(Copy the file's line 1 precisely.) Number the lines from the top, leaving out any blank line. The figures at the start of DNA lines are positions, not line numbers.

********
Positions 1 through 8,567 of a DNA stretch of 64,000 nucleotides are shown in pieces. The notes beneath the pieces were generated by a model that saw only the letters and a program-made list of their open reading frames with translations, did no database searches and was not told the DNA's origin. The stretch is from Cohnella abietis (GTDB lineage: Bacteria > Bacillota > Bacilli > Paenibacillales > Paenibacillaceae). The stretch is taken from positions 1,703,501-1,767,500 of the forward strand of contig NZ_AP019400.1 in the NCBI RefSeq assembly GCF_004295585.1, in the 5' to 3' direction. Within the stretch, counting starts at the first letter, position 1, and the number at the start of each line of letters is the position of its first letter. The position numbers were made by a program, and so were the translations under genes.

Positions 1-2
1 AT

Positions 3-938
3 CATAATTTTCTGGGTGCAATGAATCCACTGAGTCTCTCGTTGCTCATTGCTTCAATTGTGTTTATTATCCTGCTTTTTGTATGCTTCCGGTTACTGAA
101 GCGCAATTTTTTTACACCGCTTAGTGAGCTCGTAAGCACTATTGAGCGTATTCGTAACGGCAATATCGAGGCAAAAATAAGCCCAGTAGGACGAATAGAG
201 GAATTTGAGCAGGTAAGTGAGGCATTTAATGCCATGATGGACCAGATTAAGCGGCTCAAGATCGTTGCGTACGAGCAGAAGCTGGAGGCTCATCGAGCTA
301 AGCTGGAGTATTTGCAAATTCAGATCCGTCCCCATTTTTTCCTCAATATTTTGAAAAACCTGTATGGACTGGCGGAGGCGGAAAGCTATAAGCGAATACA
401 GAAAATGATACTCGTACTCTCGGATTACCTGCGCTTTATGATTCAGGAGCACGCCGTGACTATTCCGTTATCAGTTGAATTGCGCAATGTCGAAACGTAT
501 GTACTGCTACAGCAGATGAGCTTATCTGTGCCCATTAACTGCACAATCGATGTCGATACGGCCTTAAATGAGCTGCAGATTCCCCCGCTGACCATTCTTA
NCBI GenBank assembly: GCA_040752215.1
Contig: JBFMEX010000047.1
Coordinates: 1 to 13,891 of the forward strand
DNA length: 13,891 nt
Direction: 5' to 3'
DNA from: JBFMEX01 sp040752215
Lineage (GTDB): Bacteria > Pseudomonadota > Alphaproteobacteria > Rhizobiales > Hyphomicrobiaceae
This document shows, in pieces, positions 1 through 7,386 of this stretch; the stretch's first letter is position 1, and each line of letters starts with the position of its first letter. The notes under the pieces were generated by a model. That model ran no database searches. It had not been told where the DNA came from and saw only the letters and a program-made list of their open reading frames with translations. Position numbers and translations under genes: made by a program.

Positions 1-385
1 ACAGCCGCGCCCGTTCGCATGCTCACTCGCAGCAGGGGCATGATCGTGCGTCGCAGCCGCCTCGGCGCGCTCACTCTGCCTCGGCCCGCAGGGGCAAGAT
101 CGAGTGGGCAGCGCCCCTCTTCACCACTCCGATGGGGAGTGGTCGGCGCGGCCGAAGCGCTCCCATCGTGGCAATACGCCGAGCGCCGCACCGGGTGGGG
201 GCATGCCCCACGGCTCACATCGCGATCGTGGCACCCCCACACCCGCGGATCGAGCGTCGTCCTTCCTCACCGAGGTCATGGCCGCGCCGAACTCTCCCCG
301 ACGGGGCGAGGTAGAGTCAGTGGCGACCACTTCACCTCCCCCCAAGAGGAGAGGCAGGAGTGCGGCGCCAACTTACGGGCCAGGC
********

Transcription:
Positions 1 through 8,567 of a DNA stretch of 64,000 nucleotides are shown in pieces. The notes beneath the pieces were generated by a model that saw only the letters and a program-made list of their open reading frames with translations, did no database searches and was not told the DNA's origin. The stretch is from Cohnella abietis (GTDB lineage: Bacteria > Bacillota > Bacilli > Paenibacillales > Paenibacillaceae). The stretch is taken from positions 1,703,501-1,767,500 of the forward strand of contig NZ_AP019400.1 in the NCBI RefSeq assembly GCF_004295585.1, in the 5' to 3' direction. Within the stretch, counting starts at the first letter, position 1, and the number at the start of each line of letters is the position of its first letter. The position numbers were made by a program, and so were the translations under genes.